Meet the CIPHER grantees
||Swiss Tropical and Public Health Institute
||Niklaus Labhardt, Basel University Hospital
Alain Amstutz is a physician researcher with a focus on clinical HIV research. He has been living in Lesotho for more than a year, and has fallen in love with the country and its people. His particular interest is in evaluating differentiated ART care/delivery models for high-burden and low-resource settings, such as Lesotho.
More information on Alain | Email
“The CIPHER grant enables me and my team to focus our clinical HIV research on one of the most burdened and vulnerable populations … It is a big honour becoming a grantee of such a renowned funding body and will provide me with a fundamental stepping stone in my career.”
Research project: GET ON IT (“GETting tOwards Ninety In Teens”): A two-part research project with one cluster-randomized controlled trial assessing targeted interventions to reach the UNAIDS 90-90-90 targets among adolescents and young adults living with HIV in rural Lesotho, Southern Africa
Lesotho, a small country landlocked by South Africa, has the second-highest HIV prevalence in the world, with adolescents and young adults one of the most affected groups. Adolescents and young adults are generally less likely to be tested, to be treated or to remain on treatment.
The CIPHER project
This project will test several innovative targeted interventions along the HIV care cascade for adolescents and young adults, and assess their potential effectiveness to reach 90-90-90 UNAIDS targets. It has two parts:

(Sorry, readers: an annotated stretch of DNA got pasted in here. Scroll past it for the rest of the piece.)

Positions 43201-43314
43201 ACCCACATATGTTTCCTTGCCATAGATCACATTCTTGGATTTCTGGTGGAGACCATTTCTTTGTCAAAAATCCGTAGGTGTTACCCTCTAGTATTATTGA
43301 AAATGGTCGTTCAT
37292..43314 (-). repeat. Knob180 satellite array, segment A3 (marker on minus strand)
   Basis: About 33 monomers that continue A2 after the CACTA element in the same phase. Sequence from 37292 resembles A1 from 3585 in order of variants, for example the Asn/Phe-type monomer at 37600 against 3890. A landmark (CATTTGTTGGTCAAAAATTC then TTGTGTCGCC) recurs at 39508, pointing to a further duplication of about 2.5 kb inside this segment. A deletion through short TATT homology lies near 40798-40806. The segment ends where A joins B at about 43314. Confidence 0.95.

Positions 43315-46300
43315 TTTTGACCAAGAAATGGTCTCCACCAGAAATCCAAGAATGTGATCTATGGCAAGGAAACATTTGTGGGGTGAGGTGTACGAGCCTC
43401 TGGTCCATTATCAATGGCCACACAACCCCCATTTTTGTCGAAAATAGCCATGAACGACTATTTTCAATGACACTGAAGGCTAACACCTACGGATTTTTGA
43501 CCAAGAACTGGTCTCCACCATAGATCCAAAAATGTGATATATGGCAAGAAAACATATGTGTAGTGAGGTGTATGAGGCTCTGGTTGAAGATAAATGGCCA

- Part A (ADORE study) is a pragmatic implementation study assessing oral HIV self-testing (HIVST). HIVST shows promising results in specifically reaching adolescents and young adults for testing, as several experiences from the region have shown. However, data about its feasibility and potential during home-based HIV testing campaigns is scarce.
- Part B (PEBRA trial) is a cluster-randomized controlled trial that evaluates the efficacy of a multicomponent youth-centred differentiated ART care model among adolescents and young adults living with HIV. The model involves decentralization of HIV care to community level by task shifting to peer educators and village health workers, psychosocial support through community youth clubs and the usage of an SMS intervention.
The intention of Part A is to fill a critical data gap in reaching the first 90 UNAIDS target (90% tested) for adolescents. The PEBRA model addresses the second and third UNAIDS targets (90% on treatment, and 90% remaining on treatment) in a manner that minimizes structural barriers (i.e., time-consuming, expensive ART refill visits) and increases care privacy using a youth-centred approach.